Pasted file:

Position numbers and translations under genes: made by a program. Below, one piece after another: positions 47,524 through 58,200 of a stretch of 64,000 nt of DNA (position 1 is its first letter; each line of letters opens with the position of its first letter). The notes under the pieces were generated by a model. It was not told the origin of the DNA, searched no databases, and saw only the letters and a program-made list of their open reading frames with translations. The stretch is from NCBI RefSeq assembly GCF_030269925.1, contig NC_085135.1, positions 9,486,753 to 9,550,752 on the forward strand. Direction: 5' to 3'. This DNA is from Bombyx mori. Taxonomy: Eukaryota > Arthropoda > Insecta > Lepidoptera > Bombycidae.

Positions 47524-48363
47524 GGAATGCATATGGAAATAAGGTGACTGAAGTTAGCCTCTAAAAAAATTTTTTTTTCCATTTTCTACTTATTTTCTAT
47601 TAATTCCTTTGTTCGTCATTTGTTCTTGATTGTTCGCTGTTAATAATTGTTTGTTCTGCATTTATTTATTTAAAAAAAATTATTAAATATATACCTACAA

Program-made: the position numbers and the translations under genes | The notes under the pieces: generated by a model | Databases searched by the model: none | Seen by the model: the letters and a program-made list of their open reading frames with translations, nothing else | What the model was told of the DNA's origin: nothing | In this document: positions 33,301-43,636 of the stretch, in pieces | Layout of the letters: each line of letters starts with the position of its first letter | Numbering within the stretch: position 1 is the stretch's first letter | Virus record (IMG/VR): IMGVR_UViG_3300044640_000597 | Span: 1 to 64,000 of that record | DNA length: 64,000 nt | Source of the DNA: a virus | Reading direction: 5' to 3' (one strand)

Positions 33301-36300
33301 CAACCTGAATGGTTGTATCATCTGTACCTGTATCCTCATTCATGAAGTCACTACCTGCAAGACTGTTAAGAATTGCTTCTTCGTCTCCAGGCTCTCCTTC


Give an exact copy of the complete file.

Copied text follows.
Position numbers and translations under genes: made by a program. Below, one piece after another: positions 47,524 through 58,200 of a stretch of 64,000 nt of DNA (position 1 is its first letter; each line of letters opens with the position of its first letter). The notes under the pieces were generated by a model. It was not told the origin of the DNA, searched no databases, and saw only the letters and a program-made list of their open reading frames with translations. The stretch is from NCBI RefSeq assembly GCF_030269925.1, contig NC_085135.1, positions 9,486,753 to 9,550,752 on the forward strand. Direction: 5' to 3'. This DNA is from Bombyx mori. Taxonomy: Eukaryota > Arthropoda > Insecta > Lepidoptera > Bombycidae.

Positions 47524-48363
47524 GGAATGCATATGGAAATAAGGTGACTGAAGTTAGCCTCTAAAAAAATTTTTTTTTCCATTTTCTACTTATTTTCTAT
47601 TAATTCCTTTGTTCGTCATTTGTTCTTGATTGTTCGCTGTTAATAATTGTTTGTTCTGCATTTATTTATTTAAAAAAAATTATTAAATATATACCTACAA

Program-made: the position numbers and the translations under genes | The notes under the pieces: generated by a model | Databases searched by the model: none | Seen by the model: the letters and a program-made list of their open reading frames with translations, nothing else | What the model was told of the DNA's origin: nothing | In this document: positions 33,301-43,636 of the stretch, in pieces | Layout of the letters: each line of letters starts with the position of its first letter | Numbering within the stretch: position 1 is the stretch's first letter | Virus record (IMG/VR): IMGVR_UViG_3300044640_000597 | Span: 1 to 64,000 of that record | DNA length: 64,000 nt | Source of the DNA: a virus | Reading direction: 5' to 3' (one strand)

Positions 33301-36300
33301 CAACCTGAATGGTTGTATCATCTGTACCTGTATCCTCATTCATGAAGTCACTACCTGCAAGACTGTTAAGAATTGCTTCTTCGTCTCCAGGCTCTCCTTC